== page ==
On May 31, 2011, there were so many unknowns surrounding the future of the Ohio State Buckeyes football program. With Jim Tressel’s (forced) resignation following Tattoogate, no one really knew what direction the Buckeyes would head to on the gridiron. One of the most prestigious college football programs in the country, many expected them to have the ability to hire almost anyone than wanted, but the majority of people didn’t know who that would be.
When Luke Fickell took over as the interim coach for the 2011 season, a season that Ohio State struggled in, going just 6-7, it was pretty clear that he shouldn’t be the head guy going forward and for the foreseeable future. Then suddenly, Urban Meyer was hired to be the 24th coach of the Ohio State Buckeyes. It was not only a big-time hire but one that made many members of Buckeye Nation very happy. While Tressel was a great coach, Meyer could (and did) take the Buckeyes to a whole new level on the gridiron. He did just that.
His first season leading Ohio State, he led his team to a perfect 12-0 record. Unable to go to a bowl game due to the scandal, Meyer finished his first season in Columbus with an unblemished. It was clear that the Buckeyes were in good hands. That remained the case throughout Meyer’s seven years leading the scarlet and gray.
What soon-to-be-retired head coach Urban Meyer did during his seven-year stint as the head coach of the Buckeyes is nothing short of remarkable. There have been a number of outstanding coaches in Ohio State’s long, storied history on the gridiron. Meyer may be the best, which truly shows just how impressive he was. Let’s take a look at some of his numbers:
Let’s take a look:
While more than one national championship would have certainly been nice, Meyer’s dominance as the head coach at Ohio State truly is incredible:
Can you get much better than that? It would be tough.
Keep in mind, that national championship in the inaugural College Football Playoff in 2015 came when Ohio State was forced to lean on a third-string quarterback. Cardale Jones was impressive, to say the least, but part of his success was due to what Meyer, whether it be play calling or making sure his players were best prepared for the big stage no matter where they were on the depth chart all season.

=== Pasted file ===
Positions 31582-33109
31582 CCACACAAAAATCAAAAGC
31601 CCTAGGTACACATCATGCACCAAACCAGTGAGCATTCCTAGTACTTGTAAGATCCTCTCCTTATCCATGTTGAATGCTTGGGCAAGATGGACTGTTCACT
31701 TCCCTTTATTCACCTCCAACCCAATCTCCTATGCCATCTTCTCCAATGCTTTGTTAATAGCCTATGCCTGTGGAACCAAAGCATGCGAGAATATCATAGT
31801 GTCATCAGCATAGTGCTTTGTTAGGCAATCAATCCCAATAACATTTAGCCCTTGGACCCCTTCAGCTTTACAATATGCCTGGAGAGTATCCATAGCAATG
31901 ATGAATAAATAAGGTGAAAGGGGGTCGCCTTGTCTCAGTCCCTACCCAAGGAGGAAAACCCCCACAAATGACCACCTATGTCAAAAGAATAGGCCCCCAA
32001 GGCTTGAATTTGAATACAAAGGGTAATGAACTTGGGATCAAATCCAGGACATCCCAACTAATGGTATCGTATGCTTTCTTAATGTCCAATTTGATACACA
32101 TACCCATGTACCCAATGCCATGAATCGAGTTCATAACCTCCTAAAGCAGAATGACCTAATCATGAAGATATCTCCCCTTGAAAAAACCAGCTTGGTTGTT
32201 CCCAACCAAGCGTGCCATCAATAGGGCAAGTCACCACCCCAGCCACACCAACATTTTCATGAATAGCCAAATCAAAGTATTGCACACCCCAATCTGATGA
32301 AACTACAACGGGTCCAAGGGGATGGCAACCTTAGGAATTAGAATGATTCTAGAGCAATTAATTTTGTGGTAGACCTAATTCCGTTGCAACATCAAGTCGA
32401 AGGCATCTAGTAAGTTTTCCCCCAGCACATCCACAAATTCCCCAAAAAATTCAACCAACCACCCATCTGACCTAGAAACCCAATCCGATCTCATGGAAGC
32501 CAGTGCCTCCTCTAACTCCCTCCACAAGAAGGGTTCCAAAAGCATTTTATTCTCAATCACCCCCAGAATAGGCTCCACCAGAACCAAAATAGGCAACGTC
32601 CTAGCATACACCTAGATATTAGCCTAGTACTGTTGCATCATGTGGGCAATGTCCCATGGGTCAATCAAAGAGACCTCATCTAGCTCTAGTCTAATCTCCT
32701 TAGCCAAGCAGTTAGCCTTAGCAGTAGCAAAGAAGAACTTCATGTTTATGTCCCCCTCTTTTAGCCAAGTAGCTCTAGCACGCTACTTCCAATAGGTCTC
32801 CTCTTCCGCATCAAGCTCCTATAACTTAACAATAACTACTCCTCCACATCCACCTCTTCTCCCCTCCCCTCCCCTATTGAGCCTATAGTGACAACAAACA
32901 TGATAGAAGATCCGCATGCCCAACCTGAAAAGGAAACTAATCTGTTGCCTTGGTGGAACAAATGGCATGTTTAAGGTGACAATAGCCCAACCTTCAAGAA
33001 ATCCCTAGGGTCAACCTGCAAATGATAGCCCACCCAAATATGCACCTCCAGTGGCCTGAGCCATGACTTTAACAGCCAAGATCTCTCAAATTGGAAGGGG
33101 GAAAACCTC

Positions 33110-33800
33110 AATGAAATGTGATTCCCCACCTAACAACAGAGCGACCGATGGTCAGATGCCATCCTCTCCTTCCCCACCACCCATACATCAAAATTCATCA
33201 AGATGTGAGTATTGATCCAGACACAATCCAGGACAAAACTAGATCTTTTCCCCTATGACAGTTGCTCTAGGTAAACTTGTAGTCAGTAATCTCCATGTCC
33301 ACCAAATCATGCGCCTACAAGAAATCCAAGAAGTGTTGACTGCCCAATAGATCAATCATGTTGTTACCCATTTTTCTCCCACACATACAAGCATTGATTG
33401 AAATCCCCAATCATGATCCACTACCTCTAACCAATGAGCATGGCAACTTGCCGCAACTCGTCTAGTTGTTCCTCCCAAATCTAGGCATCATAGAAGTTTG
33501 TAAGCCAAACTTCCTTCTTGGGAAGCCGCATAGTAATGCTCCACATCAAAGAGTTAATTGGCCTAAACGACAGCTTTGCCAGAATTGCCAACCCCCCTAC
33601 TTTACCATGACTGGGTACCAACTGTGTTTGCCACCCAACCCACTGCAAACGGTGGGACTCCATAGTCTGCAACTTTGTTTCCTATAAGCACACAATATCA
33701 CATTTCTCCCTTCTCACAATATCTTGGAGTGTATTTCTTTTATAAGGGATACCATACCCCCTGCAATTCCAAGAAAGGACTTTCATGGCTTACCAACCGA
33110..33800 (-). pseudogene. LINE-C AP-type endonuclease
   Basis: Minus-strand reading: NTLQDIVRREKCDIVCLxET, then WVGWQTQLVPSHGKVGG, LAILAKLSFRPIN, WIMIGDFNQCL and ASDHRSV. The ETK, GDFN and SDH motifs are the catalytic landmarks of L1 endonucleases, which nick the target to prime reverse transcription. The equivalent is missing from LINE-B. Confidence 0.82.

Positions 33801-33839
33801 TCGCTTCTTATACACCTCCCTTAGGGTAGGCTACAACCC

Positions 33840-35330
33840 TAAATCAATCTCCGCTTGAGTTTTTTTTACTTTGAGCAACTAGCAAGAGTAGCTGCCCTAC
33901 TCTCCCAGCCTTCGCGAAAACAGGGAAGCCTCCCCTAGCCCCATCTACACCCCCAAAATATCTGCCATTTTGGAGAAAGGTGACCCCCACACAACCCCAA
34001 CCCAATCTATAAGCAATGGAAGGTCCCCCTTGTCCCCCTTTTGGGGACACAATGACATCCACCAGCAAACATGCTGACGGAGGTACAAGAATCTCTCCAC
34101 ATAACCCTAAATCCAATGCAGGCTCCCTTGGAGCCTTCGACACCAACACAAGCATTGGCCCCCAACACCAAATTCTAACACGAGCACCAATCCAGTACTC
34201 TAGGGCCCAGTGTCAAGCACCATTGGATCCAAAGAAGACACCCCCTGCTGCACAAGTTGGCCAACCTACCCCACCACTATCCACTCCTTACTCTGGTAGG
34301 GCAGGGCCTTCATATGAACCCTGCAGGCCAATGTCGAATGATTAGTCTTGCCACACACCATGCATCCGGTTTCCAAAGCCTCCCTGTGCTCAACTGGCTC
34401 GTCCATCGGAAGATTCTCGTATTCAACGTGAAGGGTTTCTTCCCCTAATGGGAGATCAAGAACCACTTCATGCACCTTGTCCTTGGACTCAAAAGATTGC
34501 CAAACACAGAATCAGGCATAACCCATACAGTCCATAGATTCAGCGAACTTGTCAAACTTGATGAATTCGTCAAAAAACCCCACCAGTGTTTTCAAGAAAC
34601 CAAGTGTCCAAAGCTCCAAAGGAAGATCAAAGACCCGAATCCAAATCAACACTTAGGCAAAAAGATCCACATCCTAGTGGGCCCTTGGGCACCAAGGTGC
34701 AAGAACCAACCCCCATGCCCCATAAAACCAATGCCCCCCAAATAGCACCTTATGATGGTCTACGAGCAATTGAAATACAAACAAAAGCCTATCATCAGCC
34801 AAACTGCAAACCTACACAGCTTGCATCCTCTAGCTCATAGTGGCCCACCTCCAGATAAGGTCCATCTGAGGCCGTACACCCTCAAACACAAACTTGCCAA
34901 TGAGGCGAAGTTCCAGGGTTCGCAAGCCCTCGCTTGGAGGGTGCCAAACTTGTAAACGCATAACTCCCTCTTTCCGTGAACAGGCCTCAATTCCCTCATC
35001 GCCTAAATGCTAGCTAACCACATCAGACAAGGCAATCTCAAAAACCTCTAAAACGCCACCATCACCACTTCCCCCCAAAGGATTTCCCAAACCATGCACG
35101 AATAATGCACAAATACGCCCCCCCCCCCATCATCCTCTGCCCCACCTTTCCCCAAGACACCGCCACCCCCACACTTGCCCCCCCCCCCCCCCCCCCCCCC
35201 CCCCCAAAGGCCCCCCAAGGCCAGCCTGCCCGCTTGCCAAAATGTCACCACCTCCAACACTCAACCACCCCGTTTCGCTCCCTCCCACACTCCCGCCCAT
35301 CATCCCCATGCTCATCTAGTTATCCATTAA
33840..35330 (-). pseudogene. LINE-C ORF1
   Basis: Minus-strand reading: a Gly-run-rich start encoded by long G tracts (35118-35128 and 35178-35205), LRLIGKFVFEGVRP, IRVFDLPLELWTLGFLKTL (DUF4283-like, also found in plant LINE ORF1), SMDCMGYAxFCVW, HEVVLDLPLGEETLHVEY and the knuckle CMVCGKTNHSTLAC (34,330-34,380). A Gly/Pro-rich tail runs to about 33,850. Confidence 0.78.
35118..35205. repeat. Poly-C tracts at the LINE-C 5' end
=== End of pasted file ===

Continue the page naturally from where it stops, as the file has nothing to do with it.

There’s a reason I didn’t include this record above. It’s because it’s so good (and perfect) that it deserves its own category. In terms of success on the field, two things are most important: One, win all of your football games and two, beat Michigan. Meyer not only beat the Wolverines, but he embarrassed them at times, finishing his Ohio State career a perfect 7-0 with the Buckeyes, giving Jim Harbaugh a perfect (imperfect?) 0-4 record in The Game along the way.
Meyer is the only coach in program history to go undefeated against Michigan. Let me say that again: Meyer is the only coach in Ohio State history to go undefeated against their biggest rival. Complete domination. Two things seem to be the most important for any Ohio State football head coach in terms of on-field success: beat Michigan and win championships. Meyer did just that.
The Buckeyes, much like Alabama and Clemson, has seemed to be sort of a minor-league team for the NFL. From 2012 to now, Ohio State has had 44 players selected in the NFL Draft, and that doesn’t even include the upcoming 2019 draft. Of those 44, 12 were first-round picks.
Winning championships is important, but making sure your players develop and are the best prepared for the next level is vitally important as well. During Meyer’s seven years at Ohio State, he did both. It’s one of the many reasons why he is such an outstanding coach.
We can go on and on about all of his success, but those seem to be the main points.
Meyer had 38,058,402 reasons to remain as the head coach at Ohio State. If Tuesday’s press conference proved anything, it was that he felt at peace and happy with the decision that he made, even if it meant leaving over $38 million on the table.
During his seven-year run at Ohio State, he won championships, improved the program, and made sure his players had a job after college, whether that be in the NFL or just in the working world. Meyer made it known that he wanted to have 100 percent job placement post-college and did all he could to make sure that happened. It’s one of the many reasons why Ohio State is unlike many programs throughout the country.
You can wish that the Buckeyes had won more national titles since Meyer took over in 2012, but outside of that, you can ask for much more from one of the best coaches in Ohio State history. The Zach Smith situation was ugly and clearly got to Meyer, as he made it known during his press conference Tuesday afternoon, but in terms of on-field success and getting his players best prepared for post-college life and the real world, he went above and beyond and then some.
It will be sad (and weird) to no longer see Meyer on the sidelines, but it was a good seven-year run. Thank you for everything, Urban.